Practically everyone remembers the great affair of the politicians’ personal data being accessed without authorization, during the time of Marjan Šarec’s government, even though the affair did not create the media impact one would otherwise expect of it, given its seriousness. Namely, what was going on at the time, is reminiscent of a police state. But it seems that the big affair has even bigger dimensions than one would think; namely, all indications show that the government, in their panic, controlled not only the then-opposition MPs but also their own deputies. Even the then-champion of the DeSUS party, Karl Erjavec, came under scrutiny.
Our editorial office obtained the information that a police officer from the Postojna Centre for Aliens accessed Karl Erjavec’s personal data as many as 23 times during Boštjan Poklukar’s term at the Ministry of the Interior, which means that the Šarec government even controlled their own ministers. In this case, a criminal complaint has been filed against the minister.
Horvat was the first to reveal what was happening
The first and most resounding case of unauthorised accessing to the personal data of the MPs was revealed by the Nova Slovenija MP Jožef Horvat, who revealed that during the term of the previous government, the police followed him with the use of his Unique Master Citizenship Number (EMŠO). He said that most of the accesses happened in the second half of February and in the beginning of March, so at the time when the new coalition was being formed. “They even accessed my file 35 minutes before the midnight mass at Christmas. Yes, I was at the midnight mass, and they were looking at my file. Interesting. Very interesting,” Howard said at the time, stressing that he agrees with the former President of the Social Democrats, Dejan Židan, who was a guest in an episode of the show Tarča in January, where he said that any possible surveillance of the politicians by the police, would represent the biggest affair in the history of independent Slovenia.
The number of unauthorized accesses was not low
After the affair was first revealed, a number of deputies decided to check the situation in regard to accessing of their own personal files. Horvat’s fellow member of the NSi party, Aleksander Reberšek, also found out that his files had been accessed unauthorizedly. He and Horvat found interesting correlations when comparing their two files. Three months ago, the State Secretary at the Ministry of the Interior, Franc Kangler, also spoke about the unauthorized accessing and revealed that on Sunday, the 24th of May of this year, just after 5 p.m., his personal data was accessed more than 38 times. He criticized the situation and called it an abuse of the police. “Someone has been wanting to abuse the police for a very long time now, and to use certain data for settling the political score. What MP Horvat told us is not the only occurrence; I know of a few more cases like this one, especially related to the right-wing politicians and certain left-wing politicians too. Apparently, the number of unauthorized accesses into some records during the time when the new government was being formed was so high that it clearly deviated from the average,” Kangler emphasized.
Minister of Foreign Affairs, Anže Logar, also received a report, showing that someone accessed his personal data as many as 52 times in the time period during May 2019 and March 2020, without any explanation or reason. Therefore, he decided to file a request to find out more about the situation. He sent the request to the internal Administrative Affairs, Migration and Naturalisation Directorate (Direktorat za upravne in nortanje zadeve, migracije in naturalizacijo – hereinafter referred to as DUNZ). As the competent authority, DUNZ informed him that he is not allowed to access the data, which would reveal who among the employees of the personal data controller (the police records) had processed his personal data. According to the response at the time, the police allegedly processed his data for the purpose of exercising the powers and tasks from the Police Tasks and Powers Act. Here how the Minister responded to the fact that he was not allowed to access the data in question: “This is the response of the police to my request for clarification as to who at the police accessed my personal data 52 times without explanation (from May 2019 to March 2020). They say that I am not entitled to access this data. Hmm, this is similar to how they tried to convince me in the past that I am not entitled to access the banking documentation.”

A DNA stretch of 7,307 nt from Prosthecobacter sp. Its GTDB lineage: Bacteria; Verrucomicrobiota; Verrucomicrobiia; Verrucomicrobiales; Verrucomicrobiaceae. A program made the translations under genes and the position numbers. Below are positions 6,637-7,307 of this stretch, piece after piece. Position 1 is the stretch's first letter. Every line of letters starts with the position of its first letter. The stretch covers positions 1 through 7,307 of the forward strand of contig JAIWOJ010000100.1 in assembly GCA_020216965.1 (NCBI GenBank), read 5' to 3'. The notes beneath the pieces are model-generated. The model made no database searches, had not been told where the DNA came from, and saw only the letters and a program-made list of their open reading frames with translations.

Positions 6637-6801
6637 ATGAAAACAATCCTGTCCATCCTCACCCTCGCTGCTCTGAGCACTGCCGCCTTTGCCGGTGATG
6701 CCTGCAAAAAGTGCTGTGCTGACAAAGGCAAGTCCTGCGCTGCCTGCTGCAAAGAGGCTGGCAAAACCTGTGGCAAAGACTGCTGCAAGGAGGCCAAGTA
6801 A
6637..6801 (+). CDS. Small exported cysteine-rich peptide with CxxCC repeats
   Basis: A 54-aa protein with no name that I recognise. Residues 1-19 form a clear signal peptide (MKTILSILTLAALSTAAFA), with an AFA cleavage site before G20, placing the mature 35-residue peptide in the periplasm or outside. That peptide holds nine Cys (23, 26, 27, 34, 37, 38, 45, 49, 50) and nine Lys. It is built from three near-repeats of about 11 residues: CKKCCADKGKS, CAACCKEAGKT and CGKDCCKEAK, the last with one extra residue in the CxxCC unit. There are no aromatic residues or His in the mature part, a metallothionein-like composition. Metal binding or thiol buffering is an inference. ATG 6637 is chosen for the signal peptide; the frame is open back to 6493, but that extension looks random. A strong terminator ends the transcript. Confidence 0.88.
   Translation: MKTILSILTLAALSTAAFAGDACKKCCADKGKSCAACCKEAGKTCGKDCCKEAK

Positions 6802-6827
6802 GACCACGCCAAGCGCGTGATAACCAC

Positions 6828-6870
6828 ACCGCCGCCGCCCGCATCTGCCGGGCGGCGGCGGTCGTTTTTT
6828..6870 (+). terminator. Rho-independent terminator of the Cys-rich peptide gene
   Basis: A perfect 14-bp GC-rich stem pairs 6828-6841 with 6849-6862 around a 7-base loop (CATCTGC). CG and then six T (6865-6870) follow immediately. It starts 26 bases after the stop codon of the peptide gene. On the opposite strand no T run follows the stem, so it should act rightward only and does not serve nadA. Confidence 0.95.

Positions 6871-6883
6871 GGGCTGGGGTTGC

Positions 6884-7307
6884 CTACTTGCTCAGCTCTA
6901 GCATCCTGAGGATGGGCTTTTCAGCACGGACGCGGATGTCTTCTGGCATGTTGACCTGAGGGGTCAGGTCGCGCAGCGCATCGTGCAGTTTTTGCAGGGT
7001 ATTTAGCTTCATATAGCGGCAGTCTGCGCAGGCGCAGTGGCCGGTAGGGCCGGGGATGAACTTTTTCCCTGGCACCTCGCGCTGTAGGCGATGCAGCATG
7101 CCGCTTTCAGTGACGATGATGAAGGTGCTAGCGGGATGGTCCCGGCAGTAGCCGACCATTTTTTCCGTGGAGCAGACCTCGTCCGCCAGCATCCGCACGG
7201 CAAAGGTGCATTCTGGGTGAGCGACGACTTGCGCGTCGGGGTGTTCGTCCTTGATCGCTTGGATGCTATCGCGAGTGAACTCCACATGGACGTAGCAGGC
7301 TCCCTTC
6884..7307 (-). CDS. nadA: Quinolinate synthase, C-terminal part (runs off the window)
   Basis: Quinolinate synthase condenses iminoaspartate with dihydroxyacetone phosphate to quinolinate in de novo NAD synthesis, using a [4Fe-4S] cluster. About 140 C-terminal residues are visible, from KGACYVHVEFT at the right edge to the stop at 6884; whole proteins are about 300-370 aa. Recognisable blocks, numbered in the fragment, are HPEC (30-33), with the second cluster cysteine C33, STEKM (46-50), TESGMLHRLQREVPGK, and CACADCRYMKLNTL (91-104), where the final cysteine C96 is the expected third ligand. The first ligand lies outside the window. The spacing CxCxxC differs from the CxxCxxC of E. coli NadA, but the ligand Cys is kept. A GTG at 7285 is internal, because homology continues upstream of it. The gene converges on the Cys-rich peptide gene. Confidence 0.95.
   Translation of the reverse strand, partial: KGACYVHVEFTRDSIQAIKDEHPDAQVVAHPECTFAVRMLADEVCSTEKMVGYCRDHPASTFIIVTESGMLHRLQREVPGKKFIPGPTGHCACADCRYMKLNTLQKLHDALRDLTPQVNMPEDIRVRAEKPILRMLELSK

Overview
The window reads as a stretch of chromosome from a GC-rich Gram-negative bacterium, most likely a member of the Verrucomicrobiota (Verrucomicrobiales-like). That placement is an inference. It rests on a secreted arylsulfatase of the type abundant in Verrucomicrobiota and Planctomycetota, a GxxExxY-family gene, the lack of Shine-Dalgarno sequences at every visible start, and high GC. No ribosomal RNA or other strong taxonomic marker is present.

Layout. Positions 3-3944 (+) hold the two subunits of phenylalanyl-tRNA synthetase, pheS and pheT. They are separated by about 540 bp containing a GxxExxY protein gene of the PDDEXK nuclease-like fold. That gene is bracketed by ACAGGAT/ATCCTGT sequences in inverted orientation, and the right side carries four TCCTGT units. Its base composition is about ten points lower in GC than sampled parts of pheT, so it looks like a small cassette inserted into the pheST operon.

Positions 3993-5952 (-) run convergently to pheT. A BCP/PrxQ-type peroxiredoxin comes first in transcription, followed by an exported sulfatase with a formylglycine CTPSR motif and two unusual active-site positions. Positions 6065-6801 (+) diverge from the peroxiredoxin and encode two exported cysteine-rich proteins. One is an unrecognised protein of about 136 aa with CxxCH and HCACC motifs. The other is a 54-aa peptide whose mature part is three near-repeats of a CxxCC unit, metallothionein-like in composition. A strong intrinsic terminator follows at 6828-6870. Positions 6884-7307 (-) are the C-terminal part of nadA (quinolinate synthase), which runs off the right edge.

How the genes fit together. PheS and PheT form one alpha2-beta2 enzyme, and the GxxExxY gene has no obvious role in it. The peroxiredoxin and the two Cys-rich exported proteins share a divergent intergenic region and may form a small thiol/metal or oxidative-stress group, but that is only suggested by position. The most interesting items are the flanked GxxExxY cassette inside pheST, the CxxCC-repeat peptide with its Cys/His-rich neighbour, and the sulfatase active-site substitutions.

Franc Kangler said that the response of the police, claiming that Minister Logar is not entitled to access the data, is, in fact, false, as the police should actually provide information on who accessed the data, at what time, and in which unit. “Some are so connected on the inside that they will cover for each other.”
Despite the fact that Šarec’s government was the one that controlled other politicians, we were able to see the panic that the LMŠ party created when it came to the application, which would anonymously follow the contacts of those infected with the novel coronavirus. Namely, they criticized the government for allegedly wanting to control the citizens with the app, even though it was clearly stated that this is not the case at all, as the identity of the users is completely anonymous. Given that both oppositions, as well as coalition MPs, were being controlled, it is clear that there is widespread paranoia in the LMŠ party. Sometimes, certain people should first hold up a mirror to themselves and only then try to accuse others of trying to establish a police state.